• there are issues about security and privacy, limitations on the size of attatchments.
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Computer- Aided Quality Control (CAQ)

Computer Aided Quality Control can be achieved within a manufacturing cell using a co-ordinate measuring machine (CMM). A CMM is a mechanical system designed to move a measuring probe to determine the co-ordinates of points on thee surface of a work piece to accurately measure the size and posiitons of features on mechanical parts. This provides data that can be immediately feb bcak into the production process to analyse extremely small tolerances and control the quality of components.

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Technological Obsolescence


Occurs mainly in the computer and electronics industries where companies are forced to introduce new products with increased technological features as rapidly as possible to stay ahead of competition.


Mobile phones with image capture almost immediately supersed with moving image capture.

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Post-poned Obsolescence


Occurs when companies launch a new product even though they have the technology to release a better product at the time.


It is not unrealistic to imagine that when Sony launched its PS3 games console, it knew what its next generations game console would look like; the PS4.

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Style Obsolescence


Occurs due to changes in fashion and trends where products seem to fall out of date and force the customer to replace them with current 'trendy' goods.



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Concurrent Manufacturing

In order to remain competetive and cope with increasing market pressure from mounting customer demands, manufacturers need to get to market first with products that customers want. Concurrent manufacturing is about all of the key people who work at each stage of the design and manufacturing process working together to make sure that changes to one part of the process will not require changes to be made at another. This reduces product development times and enables the earlier release of new products. Concurrent manufacturing systems aim to eliminate the need for design changes and overcome production problems. Advantages of using QFD as part of a concurrent manufacturing system are:

  • reduced time to market
  • reduction in design modifications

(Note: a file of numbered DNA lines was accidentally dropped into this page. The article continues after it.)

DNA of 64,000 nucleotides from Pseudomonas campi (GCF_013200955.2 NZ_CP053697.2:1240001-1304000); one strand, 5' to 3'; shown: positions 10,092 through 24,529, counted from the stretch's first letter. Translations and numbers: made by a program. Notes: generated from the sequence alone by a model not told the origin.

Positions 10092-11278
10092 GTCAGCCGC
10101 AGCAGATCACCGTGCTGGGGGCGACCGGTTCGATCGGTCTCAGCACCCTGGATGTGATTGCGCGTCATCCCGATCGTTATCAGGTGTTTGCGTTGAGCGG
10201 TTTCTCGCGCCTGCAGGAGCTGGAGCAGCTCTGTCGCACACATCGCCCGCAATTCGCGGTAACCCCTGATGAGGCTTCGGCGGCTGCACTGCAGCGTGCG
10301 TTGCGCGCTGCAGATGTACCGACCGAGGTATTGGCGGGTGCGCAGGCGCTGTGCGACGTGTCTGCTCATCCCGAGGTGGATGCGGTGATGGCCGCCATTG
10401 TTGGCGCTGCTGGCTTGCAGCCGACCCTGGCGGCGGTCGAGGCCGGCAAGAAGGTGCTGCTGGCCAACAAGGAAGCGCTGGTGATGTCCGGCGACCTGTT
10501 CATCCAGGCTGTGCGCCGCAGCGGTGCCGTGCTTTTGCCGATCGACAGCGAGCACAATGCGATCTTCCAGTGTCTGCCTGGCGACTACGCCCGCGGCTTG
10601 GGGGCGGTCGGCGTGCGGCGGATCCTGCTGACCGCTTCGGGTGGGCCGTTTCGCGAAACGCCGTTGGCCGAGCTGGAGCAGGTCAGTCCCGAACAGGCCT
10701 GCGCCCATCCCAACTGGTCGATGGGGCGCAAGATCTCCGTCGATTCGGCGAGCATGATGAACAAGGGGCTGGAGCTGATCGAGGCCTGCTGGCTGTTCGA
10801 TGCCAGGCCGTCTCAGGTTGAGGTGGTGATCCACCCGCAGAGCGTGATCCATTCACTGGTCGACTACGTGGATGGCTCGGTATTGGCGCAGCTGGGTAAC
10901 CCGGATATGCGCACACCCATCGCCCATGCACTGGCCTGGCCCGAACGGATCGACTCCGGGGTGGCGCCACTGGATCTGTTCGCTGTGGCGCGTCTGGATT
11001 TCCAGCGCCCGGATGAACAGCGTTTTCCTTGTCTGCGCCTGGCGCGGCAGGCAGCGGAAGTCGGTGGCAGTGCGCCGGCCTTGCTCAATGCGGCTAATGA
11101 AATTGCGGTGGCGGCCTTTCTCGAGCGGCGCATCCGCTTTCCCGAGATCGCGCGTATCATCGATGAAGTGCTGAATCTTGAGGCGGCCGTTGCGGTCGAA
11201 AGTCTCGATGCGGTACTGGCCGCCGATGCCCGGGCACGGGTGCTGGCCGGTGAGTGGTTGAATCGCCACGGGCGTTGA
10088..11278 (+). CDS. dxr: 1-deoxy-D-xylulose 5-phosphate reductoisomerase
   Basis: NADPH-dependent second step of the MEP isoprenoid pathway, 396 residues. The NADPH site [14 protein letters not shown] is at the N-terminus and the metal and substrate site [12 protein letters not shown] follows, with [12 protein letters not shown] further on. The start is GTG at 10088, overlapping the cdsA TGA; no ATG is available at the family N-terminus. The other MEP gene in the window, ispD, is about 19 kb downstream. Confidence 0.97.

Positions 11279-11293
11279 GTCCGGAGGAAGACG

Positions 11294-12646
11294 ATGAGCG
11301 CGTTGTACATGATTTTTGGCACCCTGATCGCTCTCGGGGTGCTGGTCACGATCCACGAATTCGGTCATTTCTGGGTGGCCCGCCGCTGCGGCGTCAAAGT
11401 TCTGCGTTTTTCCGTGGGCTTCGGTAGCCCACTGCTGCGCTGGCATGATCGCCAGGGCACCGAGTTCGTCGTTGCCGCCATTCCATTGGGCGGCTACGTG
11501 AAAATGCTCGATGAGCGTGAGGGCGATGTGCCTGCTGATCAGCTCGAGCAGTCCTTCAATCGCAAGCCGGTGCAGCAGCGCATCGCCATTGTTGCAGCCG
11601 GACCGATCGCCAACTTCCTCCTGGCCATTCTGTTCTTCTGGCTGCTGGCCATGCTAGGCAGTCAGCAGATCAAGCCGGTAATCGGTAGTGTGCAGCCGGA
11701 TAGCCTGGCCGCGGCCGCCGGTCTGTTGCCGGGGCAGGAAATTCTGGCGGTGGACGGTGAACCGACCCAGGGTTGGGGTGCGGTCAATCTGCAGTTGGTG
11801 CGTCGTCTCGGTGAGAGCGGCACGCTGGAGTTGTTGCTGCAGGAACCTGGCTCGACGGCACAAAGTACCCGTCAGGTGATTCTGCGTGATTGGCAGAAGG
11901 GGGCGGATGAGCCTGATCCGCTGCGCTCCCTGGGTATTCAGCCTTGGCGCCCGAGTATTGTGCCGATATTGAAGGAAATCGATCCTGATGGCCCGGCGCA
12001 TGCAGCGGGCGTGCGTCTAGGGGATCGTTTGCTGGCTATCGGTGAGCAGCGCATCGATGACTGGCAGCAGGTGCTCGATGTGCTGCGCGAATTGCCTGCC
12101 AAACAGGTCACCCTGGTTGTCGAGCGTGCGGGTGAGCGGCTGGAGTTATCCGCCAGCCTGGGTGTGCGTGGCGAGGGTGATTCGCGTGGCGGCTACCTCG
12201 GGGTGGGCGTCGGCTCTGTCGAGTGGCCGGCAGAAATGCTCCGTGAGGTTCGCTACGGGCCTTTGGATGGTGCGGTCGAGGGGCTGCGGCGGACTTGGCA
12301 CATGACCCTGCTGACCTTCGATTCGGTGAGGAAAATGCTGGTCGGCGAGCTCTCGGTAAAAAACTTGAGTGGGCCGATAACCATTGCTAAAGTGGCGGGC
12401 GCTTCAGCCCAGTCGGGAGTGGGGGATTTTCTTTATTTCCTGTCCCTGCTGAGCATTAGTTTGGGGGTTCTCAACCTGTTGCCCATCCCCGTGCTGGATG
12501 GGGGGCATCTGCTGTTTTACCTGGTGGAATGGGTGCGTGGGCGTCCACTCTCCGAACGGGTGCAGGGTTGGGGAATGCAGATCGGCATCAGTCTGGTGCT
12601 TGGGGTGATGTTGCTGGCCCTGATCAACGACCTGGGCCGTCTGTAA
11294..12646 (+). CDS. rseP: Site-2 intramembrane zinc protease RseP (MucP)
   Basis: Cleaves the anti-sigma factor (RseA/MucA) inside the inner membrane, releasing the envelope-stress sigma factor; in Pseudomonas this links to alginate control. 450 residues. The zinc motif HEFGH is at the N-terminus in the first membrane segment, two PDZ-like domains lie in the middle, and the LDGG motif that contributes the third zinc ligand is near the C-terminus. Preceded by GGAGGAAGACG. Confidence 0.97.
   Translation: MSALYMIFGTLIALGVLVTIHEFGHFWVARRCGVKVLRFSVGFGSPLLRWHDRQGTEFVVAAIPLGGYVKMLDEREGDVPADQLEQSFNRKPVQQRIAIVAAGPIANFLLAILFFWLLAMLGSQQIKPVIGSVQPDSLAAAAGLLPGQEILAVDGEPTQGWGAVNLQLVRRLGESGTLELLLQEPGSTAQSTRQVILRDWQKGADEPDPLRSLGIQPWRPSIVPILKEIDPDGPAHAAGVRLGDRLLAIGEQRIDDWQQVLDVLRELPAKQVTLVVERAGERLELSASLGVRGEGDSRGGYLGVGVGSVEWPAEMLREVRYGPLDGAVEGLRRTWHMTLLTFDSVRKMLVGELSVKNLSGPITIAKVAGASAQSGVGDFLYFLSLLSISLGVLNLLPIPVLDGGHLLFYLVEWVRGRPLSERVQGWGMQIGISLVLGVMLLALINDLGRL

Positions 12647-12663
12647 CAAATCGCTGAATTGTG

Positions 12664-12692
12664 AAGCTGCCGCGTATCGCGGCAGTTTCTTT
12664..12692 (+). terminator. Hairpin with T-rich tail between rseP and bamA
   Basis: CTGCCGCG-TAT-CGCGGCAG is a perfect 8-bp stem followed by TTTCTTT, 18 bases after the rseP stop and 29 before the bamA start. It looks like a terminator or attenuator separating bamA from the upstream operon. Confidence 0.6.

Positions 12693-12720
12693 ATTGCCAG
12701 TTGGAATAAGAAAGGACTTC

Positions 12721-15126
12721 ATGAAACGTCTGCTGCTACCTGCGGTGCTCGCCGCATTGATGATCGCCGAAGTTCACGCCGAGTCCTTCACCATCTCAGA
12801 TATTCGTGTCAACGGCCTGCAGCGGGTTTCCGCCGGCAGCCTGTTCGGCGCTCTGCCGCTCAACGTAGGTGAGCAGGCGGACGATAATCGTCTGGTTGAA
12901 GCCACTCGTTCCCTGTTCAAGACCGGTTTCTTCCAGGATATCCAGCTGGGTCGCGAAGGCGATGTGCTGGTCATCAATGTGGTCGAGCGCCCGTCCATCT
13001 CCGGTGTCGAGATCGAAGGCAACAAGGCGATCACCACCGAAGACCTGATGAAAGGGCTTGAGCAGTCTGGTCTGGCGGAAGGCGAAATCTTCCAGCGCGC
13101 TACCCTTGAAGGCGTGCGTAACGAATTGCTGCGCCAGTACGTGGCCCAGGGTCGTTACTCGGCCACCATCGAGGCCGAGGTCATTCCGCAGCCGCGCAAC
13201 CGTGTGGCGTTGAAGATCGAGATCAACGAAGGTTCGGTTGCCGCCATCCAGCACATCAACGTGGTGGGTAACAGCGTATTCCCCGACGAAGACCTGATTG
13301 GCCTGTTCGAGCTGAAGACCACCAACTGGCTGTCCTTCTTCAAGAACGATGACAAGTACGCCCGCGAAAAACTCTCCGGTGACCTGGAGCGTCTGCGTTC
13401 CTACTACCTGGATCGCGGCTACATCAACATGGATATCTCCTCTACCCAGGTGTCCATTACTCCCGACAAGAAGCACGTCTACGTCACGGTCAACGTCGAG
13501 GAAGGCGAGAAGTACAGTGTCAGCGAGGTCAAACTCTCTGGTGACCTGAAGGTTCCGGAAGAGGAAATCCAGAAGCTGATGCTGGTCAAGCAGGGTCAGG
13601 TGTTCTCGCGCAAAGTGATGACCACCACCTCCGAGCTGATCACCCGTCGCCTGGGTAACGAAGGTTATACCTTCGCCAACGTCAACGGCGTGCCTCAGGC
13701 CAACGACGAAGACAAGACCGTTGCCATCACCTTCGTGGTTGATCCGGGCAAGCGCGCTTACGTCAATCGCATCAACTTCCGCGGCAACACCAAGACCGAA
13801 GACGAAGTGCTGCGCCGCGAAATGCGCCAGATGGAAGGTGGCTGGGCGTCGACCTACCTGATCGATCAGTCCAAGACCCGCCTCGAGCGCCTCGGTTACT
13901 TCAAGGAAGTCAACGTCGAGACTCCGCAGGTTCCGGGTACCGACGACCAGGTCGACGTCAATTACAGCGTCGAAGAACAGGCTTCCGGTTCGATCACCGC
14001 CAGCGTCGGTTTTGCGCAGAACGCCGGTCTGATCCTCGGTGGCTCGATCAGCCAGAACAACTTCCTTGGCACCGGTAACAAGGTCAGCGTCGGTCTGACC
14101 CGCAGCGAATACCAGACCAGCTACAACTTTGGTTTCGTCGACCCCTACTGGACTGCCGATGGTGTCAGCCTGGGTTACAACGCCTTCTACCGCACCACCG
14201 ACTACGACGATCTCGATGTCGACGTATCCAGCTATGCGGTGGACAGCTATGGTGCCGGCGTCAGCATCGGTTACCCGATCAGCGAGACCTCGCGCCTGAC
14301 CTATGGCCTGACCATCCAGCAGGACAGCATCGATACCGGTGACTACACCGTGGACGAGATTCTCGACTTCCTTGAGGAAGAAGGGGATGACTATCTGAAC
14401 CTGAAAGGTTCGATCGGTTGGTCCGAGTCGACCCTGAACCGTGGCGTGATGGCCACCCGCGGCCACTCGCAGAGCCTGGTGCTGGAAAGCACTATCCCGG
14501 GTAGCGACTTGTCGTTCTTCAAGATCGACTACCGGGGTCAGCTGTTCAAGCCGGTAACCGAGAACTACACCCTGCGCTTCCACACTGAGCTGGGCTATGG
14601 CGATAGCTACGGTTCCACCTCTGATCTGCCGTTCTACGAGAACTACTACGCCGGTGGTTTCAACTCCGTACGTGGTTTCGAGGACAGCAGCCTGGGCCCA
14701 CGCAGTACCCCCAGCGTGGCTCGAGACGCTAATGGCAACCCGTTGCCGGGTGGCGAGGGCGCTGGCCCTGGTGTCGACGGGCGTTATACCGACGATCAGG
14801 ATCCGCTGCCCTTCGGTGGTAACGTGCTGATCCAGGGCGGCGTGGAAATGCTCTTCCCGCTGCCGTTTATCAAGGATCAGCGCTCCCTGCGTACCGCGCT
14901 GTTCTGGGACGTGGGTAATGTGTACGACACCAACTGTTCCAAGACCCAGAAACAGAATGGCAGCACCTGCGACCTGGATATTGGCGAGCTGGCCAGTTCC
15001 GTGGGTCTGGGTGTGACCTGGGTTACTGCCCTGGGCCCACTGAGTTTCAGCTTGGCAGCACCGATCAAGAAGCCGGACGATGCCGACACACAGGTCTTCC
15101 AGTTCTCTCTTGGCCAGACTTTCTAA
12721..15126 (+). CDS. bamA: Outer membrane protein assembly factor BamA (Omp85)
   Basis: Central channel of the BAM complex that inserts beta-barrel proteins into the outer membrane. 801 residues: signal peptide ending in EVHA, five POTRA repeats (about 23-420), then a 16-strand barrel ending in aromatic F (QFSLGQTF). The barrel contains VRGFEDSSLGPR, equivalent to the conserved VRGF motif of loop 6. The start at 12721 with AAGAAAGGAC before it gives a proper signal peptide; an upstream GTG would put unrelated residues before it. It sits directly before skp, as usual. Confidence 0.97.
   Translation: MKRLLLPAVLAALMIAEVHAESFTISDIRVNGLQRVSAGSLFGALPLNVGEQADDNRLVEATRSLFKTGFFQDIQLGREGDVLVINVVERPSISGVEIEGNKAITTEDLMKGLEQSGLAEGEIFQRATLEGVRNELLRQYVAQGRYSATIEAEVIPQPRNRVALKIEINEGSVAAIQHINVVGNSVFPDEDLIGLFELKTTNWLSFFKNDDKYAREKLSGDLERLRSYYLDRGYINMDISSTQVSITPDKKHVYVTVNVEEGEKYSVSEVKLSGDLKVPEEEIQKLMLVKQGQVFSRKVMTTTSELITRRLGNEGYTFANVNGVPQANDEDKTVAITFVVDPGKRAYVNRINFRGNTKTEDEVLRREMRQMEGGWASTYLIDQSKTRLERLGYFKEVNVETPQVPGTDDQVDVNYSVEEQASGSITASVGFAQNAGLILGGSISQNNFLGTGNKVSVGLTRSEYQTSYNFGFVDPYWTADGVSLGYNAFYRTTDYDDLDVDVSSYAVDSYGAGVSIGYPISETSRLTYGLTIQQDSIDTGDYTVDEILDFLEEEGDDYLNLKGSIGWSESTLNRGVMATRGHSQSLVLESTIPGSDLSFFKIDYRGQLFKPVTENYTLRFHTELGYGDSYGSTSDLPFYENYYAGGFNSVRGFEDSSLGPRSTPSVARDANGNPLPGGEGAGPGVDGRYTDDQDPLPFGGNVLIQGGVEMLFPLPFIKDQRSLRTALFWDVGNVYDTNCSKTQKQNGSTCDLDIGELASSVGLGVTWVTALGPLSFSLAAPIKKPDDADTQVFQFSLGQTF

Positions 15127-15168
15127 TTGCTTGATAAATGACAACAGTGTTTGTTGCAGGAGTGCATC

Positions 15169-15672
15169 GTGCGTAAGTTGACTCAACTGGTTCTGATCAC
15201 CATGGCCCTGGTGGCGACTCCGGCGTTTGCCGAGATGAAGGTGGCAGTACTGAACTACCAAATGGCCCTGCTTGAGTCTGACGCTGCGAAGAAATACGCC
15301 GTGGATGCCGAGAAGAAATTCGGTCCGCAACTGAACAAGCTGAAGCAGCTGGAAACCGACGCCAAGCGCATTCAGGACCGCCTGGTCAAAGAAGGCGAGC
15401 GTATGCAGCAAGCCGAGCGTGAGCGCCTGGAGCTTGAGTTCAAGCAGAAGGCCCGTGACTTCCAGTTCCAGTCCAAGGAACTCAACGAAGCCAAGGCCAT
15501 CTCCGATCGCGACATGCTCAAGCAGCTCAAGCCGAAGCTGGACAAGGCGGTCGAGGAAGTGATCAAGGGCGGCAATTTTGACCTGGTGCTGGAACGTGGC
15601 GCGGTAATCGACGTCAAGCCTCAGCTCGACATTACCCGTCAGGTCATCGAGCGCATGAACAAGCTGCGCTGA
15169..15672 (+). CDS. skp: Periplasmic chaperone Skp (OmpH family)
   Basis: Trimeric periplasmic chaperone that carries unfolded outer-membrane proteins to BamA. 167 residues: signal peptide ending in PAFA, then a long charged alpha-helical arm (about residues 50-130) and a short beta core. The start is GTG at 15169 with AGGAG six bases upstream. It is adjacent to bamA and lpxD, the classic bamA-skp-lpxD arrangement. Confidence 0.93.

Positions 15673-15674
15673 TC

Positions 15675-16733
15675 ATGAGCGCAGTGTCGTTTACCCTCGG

• decreased design and manufacturing costs
  • improved quality
  • enhanced customer satisfaction
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Flexible Manufacturing Systems

A flexible manufacturing system (FMS) is one where several machines are linked together by a material-handling system such as a computer controlled robot or conveyor system. An FMS brings together new manufacturing technologies such as CNC or robotics to for an intergrated system. It is different from an automated production line because of its ability to process more than one type of product at the same time.

Modern FMS have powerful computing capacities that give them the ability not only to control and co-ordinate the individual equipment, but also to perform production planning. The main advantage to FMS is its high flexibility in managing manufacturing resources like time and effort in order to manufacture a new product. This felxibility allows the system to react quickly to changes in production, utilising two main features.

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Flexible Manufacturing Systems 2

  • Machine flexibility - involves the systems ability to be changes to produce new product types, and the ability to change the order of operations carried out.
  • Routing flexibility - involves the ability to use several machines at the same time to perform the same operations on apart thus increasing the speed of production. Also, these systems can readily adapt to changes in the product such as volume or size.


  • increased productivity due to automation
  • shorter lead times
  • low labour costs due to automations
  • improved production quality due to elimination of human error.
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Built in Obsolescence